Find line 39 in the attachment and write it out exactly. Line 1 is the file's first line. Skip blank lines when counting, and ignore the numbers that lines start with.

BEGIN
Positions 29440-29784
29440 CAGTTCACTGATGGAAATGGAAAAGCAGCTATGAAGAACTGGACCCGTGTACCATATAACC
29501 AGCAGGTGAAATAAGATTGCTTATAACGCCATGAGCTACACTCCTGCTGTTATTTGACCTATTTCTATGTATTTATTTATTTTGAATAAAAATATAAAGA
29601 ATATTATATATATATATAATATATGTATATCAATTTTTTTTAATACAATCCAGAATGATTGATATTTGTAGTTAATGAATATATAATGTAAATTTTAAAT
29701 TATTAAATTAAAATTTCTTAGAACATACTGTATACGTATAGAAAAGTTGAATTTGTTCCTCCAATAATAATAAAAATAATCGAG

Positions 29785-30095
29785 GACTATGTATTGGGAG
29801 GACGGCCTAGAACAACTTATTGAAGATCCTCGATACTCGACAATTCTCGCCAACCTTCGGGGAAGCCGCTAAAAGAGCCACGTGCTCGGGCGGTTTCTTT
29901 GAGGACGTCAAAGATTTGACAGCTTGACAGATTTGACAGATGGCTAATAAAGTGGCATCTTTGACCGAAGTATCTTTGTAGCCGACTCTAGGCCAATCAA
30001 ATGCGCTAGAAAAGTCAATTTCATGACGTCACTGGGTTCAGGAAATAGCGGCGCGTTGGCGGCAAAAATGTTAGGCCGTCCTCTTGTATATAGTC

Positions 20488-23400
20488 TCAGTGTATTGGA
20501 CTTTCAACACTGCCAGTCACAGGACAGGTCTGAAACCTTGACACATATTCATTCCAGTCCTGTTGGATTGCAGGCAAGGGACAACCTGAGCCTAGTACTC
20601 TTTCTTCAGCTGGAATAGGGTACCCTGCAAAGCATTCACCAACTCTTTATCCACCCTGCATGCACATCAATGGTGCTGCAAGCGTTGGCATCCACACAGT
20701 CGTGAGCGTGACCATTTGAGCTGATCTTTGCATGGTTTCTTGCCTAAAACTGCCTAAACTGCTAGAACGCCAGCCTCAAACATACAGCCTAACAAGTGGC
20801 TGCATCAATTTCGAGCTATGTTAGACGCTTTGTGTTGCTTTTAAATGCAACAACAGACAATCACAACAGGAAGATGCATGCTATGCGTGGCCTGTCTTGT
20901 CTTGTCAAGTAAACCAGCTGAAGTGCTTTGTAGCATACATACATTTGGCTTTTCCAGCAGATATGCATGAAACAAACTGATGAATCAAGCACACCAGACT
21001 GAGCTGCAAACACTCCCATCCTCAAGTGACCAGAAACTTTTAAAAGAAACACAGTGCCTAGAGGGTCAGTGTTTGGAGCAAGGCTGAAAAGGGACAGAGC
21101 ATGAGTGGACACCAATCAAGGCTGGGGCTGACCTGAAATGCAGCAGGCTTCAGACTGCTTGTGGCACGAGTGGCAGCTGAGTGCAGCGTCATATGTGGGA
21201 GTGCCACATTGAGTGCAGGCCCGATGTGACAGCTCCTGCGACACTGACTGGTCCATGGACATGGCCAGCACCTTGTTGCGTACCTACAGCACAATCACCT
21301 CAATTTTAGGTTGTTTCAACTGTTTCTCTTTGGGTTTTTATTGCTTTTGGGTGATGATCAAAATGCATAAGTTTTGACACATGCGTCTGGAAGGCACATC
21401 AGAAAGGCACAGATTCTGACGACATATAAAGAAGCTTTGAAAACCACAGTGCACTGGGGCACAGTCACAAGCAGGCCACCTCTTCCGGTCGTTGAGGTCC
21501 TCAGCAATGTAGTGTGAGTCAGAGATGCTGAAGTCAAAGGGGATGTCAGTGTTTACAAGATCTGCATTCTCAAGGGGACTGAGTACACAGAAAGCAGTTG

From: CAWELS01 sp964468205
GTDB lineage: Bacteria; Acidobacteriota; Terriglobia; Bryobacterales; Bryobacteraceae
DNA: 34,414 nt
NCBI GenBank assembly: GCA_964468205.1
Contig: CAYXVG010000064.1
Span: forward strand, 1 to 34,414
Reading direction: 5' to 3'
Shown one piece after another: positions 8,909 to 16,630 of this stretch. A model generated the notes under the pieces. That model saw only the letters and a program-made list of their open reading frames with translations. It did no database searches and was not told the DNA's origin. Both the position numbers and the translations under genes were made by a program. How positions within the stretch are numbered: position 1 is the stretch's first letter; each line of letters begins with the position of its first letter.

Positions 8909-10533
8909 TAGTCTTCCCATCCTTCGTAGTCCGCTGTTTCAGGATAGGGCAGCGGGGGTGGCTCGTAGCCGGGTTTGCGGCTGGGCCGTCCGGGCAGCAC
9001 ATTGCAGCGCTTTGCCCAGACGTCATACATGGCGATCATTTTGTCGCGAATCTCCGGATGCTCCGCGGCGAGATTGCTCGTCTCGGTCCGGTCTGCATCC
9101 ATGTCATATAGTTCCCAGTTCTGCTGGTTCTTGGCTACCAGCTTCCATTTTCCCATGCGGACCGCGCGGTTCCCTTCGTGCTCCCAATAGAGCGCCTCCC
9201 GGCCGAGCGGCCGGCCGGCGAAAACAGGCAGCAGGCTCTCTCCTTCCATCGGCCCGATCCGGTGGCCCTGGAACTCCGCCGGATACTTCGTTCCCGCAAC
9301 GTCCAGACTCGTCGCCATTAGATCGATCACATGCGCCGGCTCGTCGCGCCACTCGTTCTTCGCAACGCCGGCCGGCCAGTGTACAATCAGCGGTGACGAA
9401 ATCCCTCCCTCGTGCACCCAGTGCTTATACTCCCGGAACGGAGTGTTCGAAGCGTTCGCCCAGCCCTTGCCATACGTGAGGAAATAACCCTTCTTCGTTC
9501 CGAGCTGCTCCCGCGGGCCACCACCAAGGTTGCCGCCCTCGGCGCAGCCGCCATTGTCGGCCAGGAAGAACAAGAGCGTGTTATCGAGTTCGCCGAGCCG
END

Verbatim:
9501 CGAGCTGCTCCCGCGGGCCACCACCAAGGTTGCCGCCCTCGGCGCAGCCGCCATTGTCGGCCAGGAAGAACAAGAGCGTGTTATCGAGTTCGCCGAGCCG